The big question that is on everyone's mind when it comes to CyanogenMod
these days is "when might we see Ice Cream Sandwich on device xyzzy?" Work
on the ICS-based CyanogenMod 9 (CM9) proceeds apace, but trying to get any kind
of estimate would undoubtedly violate the first rule of CyanogenMod:
"you don't ask for ETAs". There are a couple of different
interesting things going on in CM-land right now, beyond all of the work on
bringing ICS to the many supported devices.
Two things in CM developer Koushik Dutta's Google+ post
from January 10 stand out: the idea of a CyanogenMod App Store is gaining
some traction, and that CM is approaching one million unique installs. While one million
users is a pretty significant number, it's still a drop in the bucket
compared to Android devices overall (which have 700,000 registrations per
day at last count). Still, it is quite an achievement for the project.
Incidentally, the numbers gathered by CM come from the opt-in CMStats
program that users are asked to enable at first-boot time. Undoubtedly,
some users don't, so it's likely that CM has already surpassed the
million-user mark. Since CMStats checks in on each boot, though, it is a
reliable source of data for counting "unique, active, user installs", as
Dutta put it.
The app store idea comes about for a couple of different reasons. Apps
that required rooted
devices have a tendency to get kicked out of the Android Market, presumably
because the carriers don't like them. Other unpopular app types include
emulators for older video game systems (without the ROMs that would clearly
be a copyright violation), one-click rooting, and tethering apps. Dutta is
thinking that an app store that is not under the thumb of Google and the
carriers would provide one-stop shopping for those kinds of apps.
The "shopping" part is important. Dutta and project founder Steve Kondik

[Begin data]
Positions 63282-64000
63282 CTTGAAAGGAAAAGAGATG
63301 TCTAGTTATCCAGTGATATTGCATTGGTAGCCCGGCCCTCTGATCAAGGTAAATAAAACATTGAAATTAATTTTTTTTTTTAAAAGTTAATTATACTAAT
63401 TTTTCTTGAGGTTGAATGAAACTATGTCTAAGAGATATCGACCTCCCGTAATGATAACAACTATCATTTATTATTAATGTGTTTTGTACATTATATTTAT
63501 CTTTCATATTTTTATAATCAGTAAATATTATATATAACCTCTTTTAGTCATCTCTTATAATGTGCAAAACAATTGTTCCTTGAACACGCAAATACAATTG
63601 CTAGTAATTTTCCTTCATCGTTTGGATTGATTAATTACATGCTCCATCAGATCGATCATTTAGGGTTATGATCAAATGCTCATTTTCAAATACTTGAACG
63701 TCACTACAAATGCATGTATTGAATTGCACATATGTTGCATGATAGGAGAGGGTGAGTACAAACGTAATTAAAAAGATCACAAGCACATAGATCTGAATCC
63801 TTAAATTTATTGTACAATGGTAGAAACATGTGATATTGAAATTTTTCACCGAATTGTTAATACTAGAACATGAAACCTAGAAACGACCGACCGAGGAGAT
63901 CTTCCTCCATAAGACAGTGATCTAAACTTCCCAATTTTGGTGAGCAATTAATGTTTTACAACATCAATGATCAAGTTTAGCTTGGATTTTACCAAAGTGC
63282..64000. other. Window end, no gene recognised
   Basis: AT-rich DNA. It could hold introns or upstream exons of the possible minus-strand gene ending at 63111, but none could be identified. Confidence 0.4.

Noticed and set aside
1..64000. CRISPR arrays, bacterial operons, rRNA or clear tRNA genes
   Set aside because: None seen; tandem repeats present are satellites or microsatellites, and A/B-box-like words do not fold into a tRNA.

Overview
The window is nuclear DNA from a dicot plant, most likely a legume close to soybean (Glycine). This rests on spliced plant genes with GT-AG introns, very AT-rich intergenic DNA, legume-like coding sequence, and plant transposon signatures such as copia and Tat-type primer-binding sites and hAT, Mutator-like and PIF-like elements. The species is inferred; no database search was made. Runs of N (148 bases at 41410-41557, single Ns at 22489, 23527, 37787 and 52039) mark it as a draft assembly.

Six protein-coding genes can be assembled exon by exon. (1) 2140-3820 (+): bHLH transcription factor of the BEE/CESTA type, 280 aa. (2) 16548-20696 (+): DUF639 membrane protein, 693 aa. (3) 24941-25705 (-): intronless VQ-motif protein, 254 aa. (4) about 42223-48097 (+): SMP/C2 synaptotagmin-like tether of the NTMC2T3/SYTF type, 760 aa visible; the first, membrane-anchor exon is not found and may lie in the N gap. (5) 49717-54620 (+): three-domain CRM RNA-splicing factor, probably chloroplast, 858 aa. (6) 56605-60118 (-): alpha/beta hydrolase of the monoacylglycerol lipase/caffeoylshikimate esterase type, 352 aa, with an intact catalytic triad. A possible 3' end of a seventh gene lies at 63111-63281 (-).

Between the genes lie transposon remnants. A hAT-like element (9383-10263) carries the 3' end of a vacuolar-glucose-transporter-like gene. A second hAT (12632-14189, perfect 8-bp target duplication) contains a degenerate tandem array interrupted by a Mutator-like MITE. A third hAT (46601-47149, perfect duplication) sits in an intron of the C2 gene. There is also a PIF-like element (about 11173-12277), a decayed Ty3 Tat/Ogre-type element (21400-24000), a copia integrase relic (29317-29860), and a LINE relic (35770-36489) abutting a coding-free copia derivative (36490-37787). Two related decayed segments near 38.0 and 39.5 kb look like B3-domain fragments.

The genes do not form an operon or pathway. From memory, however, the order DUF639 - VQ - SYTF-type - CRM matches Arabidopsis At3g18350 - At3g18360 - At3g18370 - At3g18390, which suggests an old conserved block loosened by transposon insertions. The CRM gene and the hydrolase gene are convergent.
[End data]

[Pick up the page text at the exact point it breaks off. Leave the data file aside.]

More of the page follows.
see a CM app store as a way to generate revenue to help support the
project's development. If a portion of the revenue from such a store went
to the project, it could cover some of its increasing hardware and server
costs. As Dutta mentions, there is no reason that it would be limited only
to CM installs either as
any alternate Android ROM could include it (presumably with some kind of
revenue sharing deal).
Based on the overwhelmingly positive reaction to the Google+ posting (it
reached the 500 comment
limit in less than a day) it seems like an idea with some legs. In fact, a
would seem to indicate that Dutta has started working on code for the app
store. Several commenters brought up issues that a CM app store would need
to address, including ensuring app quality (and security/privacy), but
overall, it would appear there are quite a few users interested in a single
to get "banned" apps.
While there have been no CM9 progress updates since one was posted to
the blog on December 2, there are a lot of CM9 "KANG" (unofficial)
builds floating around in threads on the XDA-developers site and
elsewhere. No official builds have yet appeared, though, not even release
candidates or nightlies as yet. In the meantime, one can either be patient
or go ahead
and build CM9
from the source.
to post comments)